The abandoned stations of New York City’s subway system have a persistent pull for urban explorers. These stations are attractive for their mystery and isolation, but they also contain much more than damp tunnels or crumbling infrastructure. In fact, some even contain art. Urban explorer @vic.invades, who shared these photographs with Untapped Cities, recently braved the danger and darkness of the abandoned portions of New York City’s subway system to reveal an art exhibit in New York City that will never see the light of day: The Underbelly Project.

Located in Williamsburg at South 4th Street and completed in 2010, the Underbelly Project is a subterranean street art exhibit that aims to create street art for the artists themselves (and intrepid explorers) rather than for consumers. Curated by street artists Workhorse and PAC, the exhibit is not only illegal in nature, but also completely closed off from the public due to the inaccessibility of its location. The exhibit features art from renowned street artists across the globe, making it curiously famous and cloaked in secrecy at the same time.

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A post shared by #INVADES🔑 (@vic.invades) on Feb 13, 2019 at 4:30pm PST

Such an extraordinary location for an art exhibition implies an extraordinary curative process. PAC first discovered the abandoned subway through an urban explorer, and after meeting Workhorse, who works often with abandoned spaces, the two began the Underbelly Project in 2008. Workhorse describes the project as an “eternal show without a crowd”, an escape from the institutionalizing of street art in the world above ground.

Courtesy of @vic.invades

The project had major legal and physical risks. Not only would the artists be trespassing and vandalizing MTA property, but they also had to wait until the closest used platform was empty and traverse through the dark to the abandoned platform, a process rife with risks. Due to these dangers, the 103 street artists invited to work on the project were all escorted to the space and given one night each to work on their piece. Banksy himself was also invited and loved the concept of Underbelly, but had to turn down the offer in order to work on his own film. Despite the celebrity-status of some of the artists, all those invited were only one degree of separation from the curators in order to preserve trust and safety.

Courtesy of @vic.invades

Once chosen and committed, the artists had to finish their work in the one night allotted. If they ran out of materials, there would be no resurfacing and coming back the next day. If it seemed subway workers were close, the group turned off their lights and waited in the dark in silence. In one close call, one of the visiting artists from France fell backwards onto the subway track in the middle of the night. Fortunately, she was not seriously harmed, but her immediate injuries meant the group finally emerged from the subway at 5 AM.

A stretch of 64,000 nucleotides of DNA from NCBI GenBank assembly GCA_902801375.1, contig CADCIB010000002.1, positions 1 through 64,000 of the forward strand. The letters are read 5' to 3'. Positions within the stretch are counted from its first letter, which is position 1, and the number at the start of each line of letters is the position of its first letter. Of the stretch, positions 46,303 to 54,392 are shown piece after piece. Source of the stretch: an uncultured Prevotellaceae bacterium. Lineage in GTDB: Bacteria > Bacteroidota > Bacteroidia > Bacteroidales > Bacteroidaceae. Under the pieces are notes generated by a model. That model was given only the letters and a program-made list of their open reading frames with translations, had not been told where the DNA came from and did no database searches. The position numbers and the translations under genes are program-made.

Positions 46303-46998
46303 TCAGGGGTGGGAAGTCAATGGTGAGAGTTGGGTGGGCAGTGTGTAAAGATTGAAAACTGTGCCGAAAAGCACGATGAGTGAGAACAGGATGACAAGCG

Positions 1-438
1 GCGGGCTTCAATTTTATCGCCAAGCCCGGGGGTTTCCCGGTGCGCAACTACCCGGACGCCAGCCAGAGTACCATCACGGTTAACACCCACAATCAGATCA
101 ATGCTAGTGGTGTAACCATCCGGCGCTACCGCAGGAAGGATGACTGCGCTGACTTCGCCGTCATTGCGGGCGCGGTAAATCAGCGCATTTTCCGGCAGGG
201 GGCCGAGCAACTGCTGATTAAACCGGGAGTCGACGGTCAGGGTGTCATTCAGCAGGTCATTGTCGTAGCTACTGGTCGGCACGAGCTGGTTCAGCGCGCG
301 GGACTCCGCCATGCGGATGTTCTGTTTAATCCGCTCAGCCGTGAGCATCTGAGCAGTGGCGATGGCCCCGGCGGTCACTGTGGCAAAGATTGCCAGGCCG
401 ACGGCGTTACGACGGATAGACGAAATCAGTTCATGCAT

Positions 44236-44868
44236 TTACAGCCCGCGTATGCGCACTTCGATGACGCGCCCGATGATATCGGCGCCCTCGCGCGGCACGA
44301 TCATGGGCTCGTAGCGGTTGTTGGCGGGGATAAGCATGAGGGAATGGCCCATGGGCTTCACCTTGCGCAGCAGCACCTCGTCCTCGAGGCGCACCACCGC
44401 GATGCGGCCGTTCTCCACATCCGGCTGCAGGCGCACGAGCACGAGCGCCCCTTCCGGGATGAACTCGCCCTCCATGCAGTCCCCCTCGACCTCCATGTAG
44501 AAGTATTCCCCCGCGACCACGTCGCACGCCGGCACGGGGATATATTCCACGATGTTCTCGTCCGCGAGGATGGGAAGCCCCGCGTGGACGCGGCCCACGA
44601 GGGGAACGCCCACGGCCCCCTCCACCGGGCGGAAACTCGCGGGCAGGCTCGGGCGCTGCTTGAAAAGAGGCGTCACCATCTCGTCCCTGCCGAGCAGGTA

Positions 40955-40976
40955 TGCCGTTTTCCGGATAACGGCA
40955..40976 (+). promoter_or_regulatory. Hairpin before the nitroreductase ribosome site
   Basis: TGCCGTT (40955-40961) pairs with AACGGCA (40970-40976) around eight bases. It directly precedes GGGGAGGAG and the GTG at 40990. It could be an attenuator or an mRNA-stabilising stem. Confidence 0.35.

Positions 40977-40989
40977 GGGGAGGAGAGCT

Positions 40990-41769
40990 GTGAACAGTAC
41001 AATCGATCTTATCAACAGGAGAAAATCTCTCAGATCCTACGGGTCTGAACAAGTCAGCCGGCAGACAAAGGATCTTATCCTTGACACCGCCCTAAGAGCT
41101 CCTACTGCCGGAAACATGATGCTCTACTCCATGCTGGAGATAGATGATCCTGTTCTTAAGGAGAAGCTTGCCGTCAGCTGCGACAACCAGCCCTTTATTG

Courtesy of @vic.invades

Courtesy of @vic.invades

The art itself is equally as stunning and haunting as the context in which it was created. Some pieces are of a more sinister nature, such as one image of a mouse wearing a gas mask, whereas others have a slight anarchistic tone, such as the “we own the night” piece. More lighthearted pieces also adorn the hallways, including the ironic painting of a man on the subway, colorful butterflies, and more abstract shapes. The variety of the art speaks to the diversity of styles and perspectives within street art, emphasizing further the importance of independent work and de-institutionalising the art form.

Courtesy of @vic.invades

After the exhibition was complete, the artists destroyed the mechanisms they used to enter the space, and it is now accessible only to those urban explorers like Vic who are daring enough to make their way through the subterranean darkness. This how the artists want it, however. The art is not meant to be sold at the highest price, a flaw they see in the way modern street art is created. Instead, the installation is a pure expression of the artists’ creative visions, and an experience that, thanks to Vic, is now more accessible to a curious public.

Although we won’t be going into the Underbelly station, you can learn about the world of NYC’s abandoned subway stations (and peer into several) on our upcoming Underground Tour of the NYC Subway:

Underground Tour of the NYC Subway

Next, check out 20 of NYC’s abandoned subway stations and platforms.